How Does Jesus Give Us the Courage to Continue Following?
Jesus did not promise that following him would be a walk in the park, but he did say that he would always be with us and would show himself to us along the way.
Now, I’ll be honest. On some days, that sounds like a consolation prize.
Like maybe we thought following Jesus would make things easy and fun, but it turns out we only get the promise that he will be with us and “show himself to us.”
Jesus Shows Himself to Followers
In John 14, Jesus repeatedly says (with various wording), “If you love me, you will obey me, and I will show myself to you.”
How does Christ show himself to us? Do you have to climb a mountain or go to a retreat? You can. But you don’t have to. I have benefited from and enjoyed retreats, conferences, and groups such as Bible Study Fellowship. Through each of those events, I’ve learned about God and connected with his people.
But most often he “shows himself to me” when I’ve brought him a desperate need from my regular life.
Like the time he gave me a glimpse of himself through a Cathedral Window cookie.
Remembering these things stirs affection and worship. That sincere affection makes me want to follow and obey him again.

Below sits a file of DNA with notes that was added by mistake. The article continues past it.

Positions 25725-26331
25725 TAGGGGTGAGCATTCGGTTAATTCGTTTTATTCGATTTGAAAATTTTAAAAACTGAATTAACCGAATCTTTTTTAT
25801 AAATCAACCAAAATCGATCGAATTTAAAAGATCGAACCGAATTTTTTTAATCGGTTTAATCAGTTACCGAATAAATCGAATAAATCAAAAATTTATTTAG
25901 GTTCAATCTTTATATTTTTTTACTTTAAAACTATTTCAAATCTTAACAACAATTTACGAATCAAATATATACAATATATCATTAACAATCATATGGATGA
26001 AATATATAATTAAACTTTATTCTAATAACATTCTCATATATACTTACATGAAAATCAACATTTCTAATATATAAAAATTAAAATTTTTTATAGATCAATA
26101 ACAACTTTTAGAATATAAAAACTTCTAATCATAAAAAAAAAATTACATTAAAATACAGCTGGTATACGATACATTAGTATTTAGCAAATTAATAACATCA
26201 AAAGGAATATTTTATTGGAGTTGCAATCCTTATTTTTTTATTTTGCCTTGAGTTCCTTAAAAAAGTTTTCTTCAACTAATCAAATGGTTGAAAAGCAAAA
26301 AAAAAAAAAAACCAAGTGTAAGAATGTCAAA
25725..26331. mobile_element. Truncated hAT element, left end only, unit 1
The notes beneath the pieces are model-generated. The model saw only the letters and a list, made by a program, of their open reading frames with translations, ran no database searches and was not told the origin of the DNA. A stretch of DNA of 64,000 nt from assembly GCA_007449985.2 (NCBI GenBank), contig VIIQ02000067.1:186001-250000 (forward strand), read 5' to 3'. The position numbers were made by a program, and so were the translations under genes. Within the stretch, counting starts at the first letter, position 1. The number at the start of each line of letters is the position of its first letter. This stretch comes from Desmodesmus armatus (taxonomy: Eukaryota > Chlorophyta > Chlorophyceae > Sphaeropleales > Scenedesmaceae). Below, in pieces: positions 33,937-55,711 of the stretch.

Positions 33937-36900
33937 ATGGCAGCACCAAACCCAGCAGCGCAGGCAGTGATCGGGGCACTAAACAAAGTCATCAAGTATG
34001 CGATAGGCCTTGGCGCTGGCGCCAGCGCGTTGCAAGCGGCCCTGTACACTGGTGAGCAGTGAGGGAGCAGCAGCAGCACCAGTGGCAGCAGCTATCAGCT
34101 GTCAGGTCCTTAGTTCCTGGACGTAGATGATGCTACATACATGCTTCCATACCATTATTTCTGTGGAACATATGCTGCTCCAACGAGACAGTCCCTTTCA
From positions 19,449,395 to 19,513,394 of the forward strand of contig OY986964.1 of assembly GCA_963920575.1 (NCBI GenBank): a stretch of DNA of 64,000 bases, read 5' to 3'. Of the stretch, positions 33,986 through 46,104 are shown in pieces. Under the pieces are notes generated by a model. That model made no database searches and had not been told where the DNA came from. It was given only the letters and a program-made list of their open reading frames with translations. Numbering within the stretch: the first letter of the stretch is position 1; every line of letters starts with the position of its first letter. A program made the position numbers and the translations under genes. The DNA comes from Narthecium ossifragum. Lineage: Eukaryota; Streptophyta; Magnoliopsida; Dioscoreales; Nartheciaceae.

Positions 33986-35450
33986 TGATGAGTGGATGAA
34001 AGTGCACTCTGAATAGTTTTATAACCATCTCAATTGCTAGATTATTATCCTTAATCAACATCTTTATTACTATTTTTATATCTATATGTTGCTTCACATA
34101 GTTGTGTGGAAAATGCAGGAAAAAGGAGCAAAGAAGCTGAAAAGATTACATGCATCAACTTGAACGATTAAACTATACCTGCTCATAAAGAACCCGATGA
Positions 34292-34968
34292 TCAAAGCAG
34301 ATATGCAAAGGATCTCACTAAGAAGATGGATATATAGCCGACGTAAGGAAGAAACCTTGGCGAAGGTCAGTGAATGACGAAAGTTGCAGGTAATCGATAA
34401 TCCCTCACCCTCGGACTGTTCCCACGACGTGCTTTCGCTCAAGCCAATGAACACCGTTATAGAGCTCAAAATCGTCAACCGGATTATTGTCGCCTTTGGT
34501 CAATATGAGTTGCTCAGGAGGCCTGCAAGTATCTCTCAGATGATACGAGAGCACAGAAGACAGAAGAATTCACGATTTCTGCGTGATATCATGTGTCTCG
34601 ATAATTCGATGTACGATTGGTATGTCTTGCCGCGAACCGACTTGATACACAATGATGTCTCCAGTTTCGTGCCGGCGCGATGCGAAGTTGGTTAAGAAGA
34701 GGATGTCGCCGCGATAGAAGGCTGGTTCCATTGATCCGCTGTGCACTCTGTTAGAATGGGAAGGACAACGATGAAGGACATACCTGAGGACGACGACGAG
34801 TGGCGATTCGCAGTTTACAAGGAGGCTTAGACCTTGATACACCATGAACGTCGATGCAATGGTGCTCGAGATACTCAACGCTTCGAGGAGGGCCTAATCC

Jesus explains this phenomenon when he says in John 14:15, “if you love me, you will obey me, and you will know the Spirit of God….”
Again in 14:21, Jesus says, “whoever obeys is the one who loves me…and I will show myself to him.”
And again in 14:23, “If anyone loves me, he will obey my teaching and…God and I will make our home with him.“
I see a glorious cycle here:
God’s lovingkindness for us produces love for God inside us.
Love for God produces obedience in the good works he’s prepared.
Obedience–whether it means you stop disobeying or start obeying him–produces an opportunity to see him. As he “shows himself to us,” we witness his lovingkindness.
Seeing God’s lovingkindness produces love for him. And love for God produces obedience. Obedience produces an opportunity to see and know him.
It’s the life-cycle of your Christian walk where God receives glory, and we receive the blessing of seeing him.
Jesus Rewards Followers
Knowing Jesus as an intimate friend is the primary and lasting reward of doing the good works he’s prepared! And it propels us toward him.
There may be other rewards—admiration, satisfaction in knowing you helped someone, or even a note of thanks or appreciation. But you can’t count on any of that.
Sometimes our good work seems useless.
Sometimes people don’t admire the good work you do in obedience to Jesus.
You may pour your heart into a job, a project, a ministry, or a child because Christ invited you to do it. You may never receive a whisper of human appreciation.
You may try to help someone by giving them money and find out later they invested it in a “very valuable collector’s edition Beanie Baby” or that they lost it at the casino.